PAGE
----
Rishi Sunak apologises to infected blood scandal victims and says it is 'day of shame for British state'

Prime Minister Rishi Sunak has offered a "wholehearted and unequivocal" apology to the victims of the infected blood scandal, saying it was a "day of shame for the British state".

Mr Sunak said the findings of the Infected Blood Inquiry's final report should "shake our nation to its core", as he promised to pay "comprehensive compensation to those infected and those affected", adding: "Whatever it costs to deliver this scheme, we will pay it."

The report from the inquiry's chair Sir Brian Langstaff blamed "successive governments, the NHS, and blood services" for failures that led to 30,000 people being "knowingly" infected with either HIV or Hepatitis C through blood products. Around 3,000 people have now died.

The prime minister said for any government apology to be "meaningful", it had to be "accompanied by action".

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Speaking in the Commons, Mr Sunak called it a "calamity", saying the report showed a "decades-long moral failure at the heart of our national life", as he condemned the actions of the NHS, civil service and ministers - "institutions in which we place our trust failed in the most harrowing and devastating way".

The prime minister said they "failed this country", adding: "Time and again, people in positions of power and trust had the chance to stop the transmission of those infections. Time and again, they failed to do so.

"I want to make a whole-hearted and unequivocal apology for this terrible injustice."

Pointing to key findings in the report - from the destruction of documents through to failures over screening - Mr Sunak said there had been "layer upon layer of hurt endured across decades".

He also apologised for the "institutional refusal to face up to these failings and worse, to deny and even attempt to cover them up", adding: "This is an apology from the state to every single person impacted by this scandal.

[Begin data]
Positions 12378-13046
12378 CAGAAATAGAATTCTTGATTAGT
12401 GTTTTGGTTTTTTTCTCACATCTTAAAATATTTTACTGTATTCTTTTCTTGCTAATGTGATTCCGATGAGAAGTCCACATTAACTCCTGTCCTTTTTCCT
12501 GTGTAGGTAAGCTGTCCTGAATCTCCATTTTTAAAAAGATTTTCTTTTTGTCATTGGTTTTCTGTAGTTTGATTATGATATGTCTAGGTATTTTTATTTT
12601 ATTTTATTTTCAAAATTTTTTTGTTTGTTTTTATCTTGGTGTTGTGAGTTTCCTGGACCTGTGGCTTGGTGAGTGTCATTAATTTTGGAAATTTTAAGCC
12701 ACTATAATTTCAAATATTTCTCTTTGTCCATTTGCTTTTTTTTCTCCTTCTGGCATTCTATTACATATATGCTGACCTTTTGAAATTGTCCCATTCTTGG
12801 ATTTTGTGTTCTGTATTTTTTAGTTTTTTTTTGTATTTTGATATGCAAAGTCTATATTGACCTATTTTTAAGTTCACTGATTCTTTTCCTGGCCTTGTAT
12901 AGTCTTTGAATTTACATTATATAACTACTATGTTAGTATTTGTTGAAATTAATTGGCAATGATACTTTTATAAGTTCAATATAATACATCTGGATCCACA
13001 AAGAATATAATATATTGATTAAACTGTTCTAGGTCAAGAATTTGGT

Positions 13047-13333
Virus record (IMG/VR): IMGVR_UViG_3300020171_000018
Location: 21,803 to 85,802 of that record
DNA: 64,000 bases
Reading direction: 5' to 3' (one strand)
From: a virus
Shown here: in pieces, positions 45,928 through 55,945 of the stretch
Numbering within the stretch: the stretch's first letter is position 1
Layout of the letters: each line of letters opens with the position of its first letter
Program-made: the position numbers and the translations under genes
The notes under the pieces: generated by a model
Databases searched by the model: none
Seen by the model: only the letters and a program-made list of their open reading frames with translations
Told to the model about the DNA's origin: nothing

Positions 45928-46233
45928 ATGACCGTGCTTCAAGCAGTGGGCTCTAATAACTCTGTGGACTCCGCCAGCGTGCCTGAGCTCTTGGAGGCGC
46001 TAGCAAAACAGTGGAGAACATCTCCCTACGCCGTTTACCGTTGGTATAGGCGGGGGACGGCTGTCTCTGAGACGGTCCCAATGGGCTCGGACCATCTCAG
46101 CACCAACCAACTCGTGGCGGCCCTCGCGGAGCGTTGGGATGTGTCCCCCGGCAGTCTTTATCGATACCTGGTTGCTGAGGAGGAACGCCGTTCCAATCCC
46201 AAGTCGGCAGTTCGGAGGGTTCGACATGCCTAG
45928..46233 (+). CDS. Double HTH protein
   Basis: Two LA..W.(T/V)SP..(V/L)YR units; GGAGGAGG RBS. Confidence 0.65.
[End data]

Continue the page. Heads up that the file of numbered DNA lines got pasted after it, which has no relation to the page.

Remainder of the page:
"It did not have to be this way. It should never have been this way. And on behalf of this and every government stretching back to the 1970s, I am truly sorry."

Labour leader Sir Keir Starmer also apologised for his party's part in the scandal, telling the Commons: "I want to acknowledge to every single person who has suffered that in addition to all of the other failings, politics itself failed you.

"That failure applies to all parties, including my own. There is only one word, sorry."

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In his report, released earlier on Monday, Sir Brian issued 12 recommendations - including an immediate compensation scheme and ensuring anyone who received a blood transfusion before 1996 was urgently tested for Hepatitis C.

He also called for compensation - something Mr Sunak said would come and would be outlined in the Commons on Tuesday.

But speaking to Sky News' Sarah-Jane Mee, he warned the "disaster" of the scandal still wasn't over, saying: "More than 3,000 have died, and deaths keep on happening week after week.

"I'd like people to take away the fact that this is not just something which happened. It is happening."

Sir Brian said what had happened to the victims was "no accident", adding: "People put their trust in the doctors and the government to keep them safe. That trust was betrayed.

"And then the government compounded the agony by repeatedly saying that no wrong had been done."

But he hoped the report would ensure "these mistakes are not repeated".

He told Sky News: "We don't want another 30,000 people to go into hospital and come out with infections which were avoidable, which are life-shattering, which were no accident.

"And we don't want the government to end up being defensive about them - but instead to be candid [and] forthcoming in the ways which I've just suggested."